Before the Civil War, Mississippi was the fifth-wealthiest state in the nation, its wealth generated by the labor of slaves in cotton plantations along the rivers. Slaves were counted as property and the rise in the cotton markets since the 1840s had increased their value. By 1860, a majority – 55 percent – of the population of Mississippi was enslaved. Ninety percent of the Delta bottomlands were undeveloped and the state had low overall density of population.
Poor whites and landless former slaves suffered the most from the postwar economic depression. The constitutional convention of early 1868 appointed a committee to recommend what was needed for relief of the state and its citizens. The committee found severe destitution among the laboring classes. It took years for the state to rebuild levees damaged in battles. The upset of the commodity system impoverished the state after the war. By 1868 an increased cotton crop began to show possibilities for free labor in the state, but the crop of 565,000 bales produced in 1870 was still less than half of prewar figures.
It was not until 1884, after the flood of 1882, that the state created the Mississippi-Yazoo Delta District Levee Board and started successfully achieving longer term plans for levees in the upper Delta. Despite the state's building and reinforcing levees for years, the Great Mississippi Flood of 1927 broke through and caused massive flooding of 27,000 square miles (70,000 km2) throughout the Delta, homelessness for hundreds of thousands, and millions of dollars in property damages. With the Depression coming so soon after the flood, the state suffered badly during those years. In the Great Migration, hundreds of thousands of African Americans migrated North and West for jobs and chances to live as full citizens.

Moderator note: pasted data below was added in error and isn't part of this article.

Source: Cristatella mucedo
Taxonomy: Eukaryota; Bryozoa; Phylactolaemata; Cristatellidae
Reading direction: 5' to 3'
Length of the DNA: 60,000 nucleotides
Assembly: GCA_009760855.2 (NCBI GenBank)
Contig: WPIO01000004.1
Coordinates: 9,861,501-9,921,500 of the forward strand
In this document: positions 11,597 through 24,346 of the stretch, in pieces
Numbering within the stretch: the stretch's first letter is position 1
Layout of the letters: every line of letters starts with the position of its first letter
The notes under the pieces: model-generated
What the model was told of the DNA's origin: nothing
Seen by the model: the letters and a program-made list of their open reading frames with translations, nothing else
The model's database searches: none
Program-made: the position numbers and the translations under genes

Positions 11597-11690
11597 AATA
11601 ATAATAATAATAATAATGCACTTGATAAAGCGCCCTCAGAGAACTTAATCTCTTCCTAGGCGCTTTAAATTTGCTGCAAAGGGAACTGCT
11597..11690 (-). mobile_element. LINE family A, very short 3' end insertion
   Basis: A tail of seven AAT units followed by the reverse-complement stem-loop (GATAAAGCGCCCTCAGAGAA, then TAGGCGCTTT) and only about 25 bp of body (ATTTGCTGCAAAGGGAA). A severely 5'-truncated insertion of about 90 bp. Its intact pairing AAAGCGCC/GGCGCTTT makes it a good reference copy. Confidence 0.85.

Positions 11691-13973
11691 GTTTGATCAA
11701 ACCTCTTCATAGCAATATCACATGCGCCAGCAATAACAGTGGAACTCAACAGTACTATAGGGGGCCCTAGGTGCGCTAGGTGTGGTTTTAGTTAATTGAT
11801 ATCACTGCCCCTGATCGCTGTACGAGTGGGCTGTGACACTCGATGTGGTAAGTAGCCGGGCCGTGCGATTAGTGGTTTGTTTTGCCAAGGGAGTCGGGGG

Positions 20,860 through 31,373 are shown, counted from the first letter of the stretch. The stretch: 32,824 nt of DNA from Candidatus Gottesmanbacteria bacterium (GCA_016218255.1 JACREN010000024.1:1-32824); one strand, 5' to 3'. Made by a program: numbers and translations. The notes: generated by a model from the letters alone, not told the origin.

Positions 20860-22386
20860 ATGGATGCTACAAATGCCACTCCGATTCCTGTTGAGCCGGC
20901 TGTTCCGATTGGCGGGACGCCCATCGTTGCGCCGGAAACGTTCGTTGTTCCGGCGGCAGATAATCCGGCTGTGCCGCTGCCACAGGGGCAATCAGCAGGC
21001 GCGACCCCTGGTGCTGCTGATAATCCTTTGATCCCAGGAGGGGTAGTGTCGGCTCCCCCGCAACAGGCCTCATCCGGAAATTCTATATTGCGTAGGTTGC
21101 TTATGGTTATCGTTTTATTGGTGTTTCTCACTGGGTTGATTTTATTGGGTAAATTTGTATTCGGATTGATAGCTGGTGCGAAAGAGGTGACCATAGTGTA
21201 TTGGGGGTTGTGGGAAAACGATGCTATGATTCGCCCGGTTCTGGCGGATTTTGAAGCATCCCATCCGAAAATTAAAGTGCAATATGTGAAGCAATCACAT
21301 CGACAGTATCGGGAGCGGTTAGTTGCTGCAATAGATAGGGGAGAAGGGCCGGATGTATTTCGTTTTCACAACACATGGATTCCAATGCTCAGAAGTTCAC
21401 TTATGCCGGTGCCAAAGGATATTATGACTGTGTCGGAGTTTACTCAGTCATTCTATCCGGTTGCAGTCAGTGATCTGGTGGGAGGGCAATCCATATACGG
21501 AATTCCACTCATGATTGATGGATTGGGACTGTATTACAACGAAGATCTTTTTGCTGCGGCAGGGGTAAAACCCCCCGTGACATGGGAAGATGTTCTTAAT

Ictalurids are cultivated in North America, especially in the Deep South, with Mississippi being the largest domestic catfish producer. Channel catfish (Ictalurus punctatus) supports a $450 million/yr aquaculture industry. Channel catfish quickly became the major catfish grown, as it was hardy and easily spawned in earthen ponds. By the late 60s, the industry moved into the Mississippi Delta as farmers struggled with sagging profits in cotton, rice and soybeans, especially on those farm areas where soils had a very high clay content.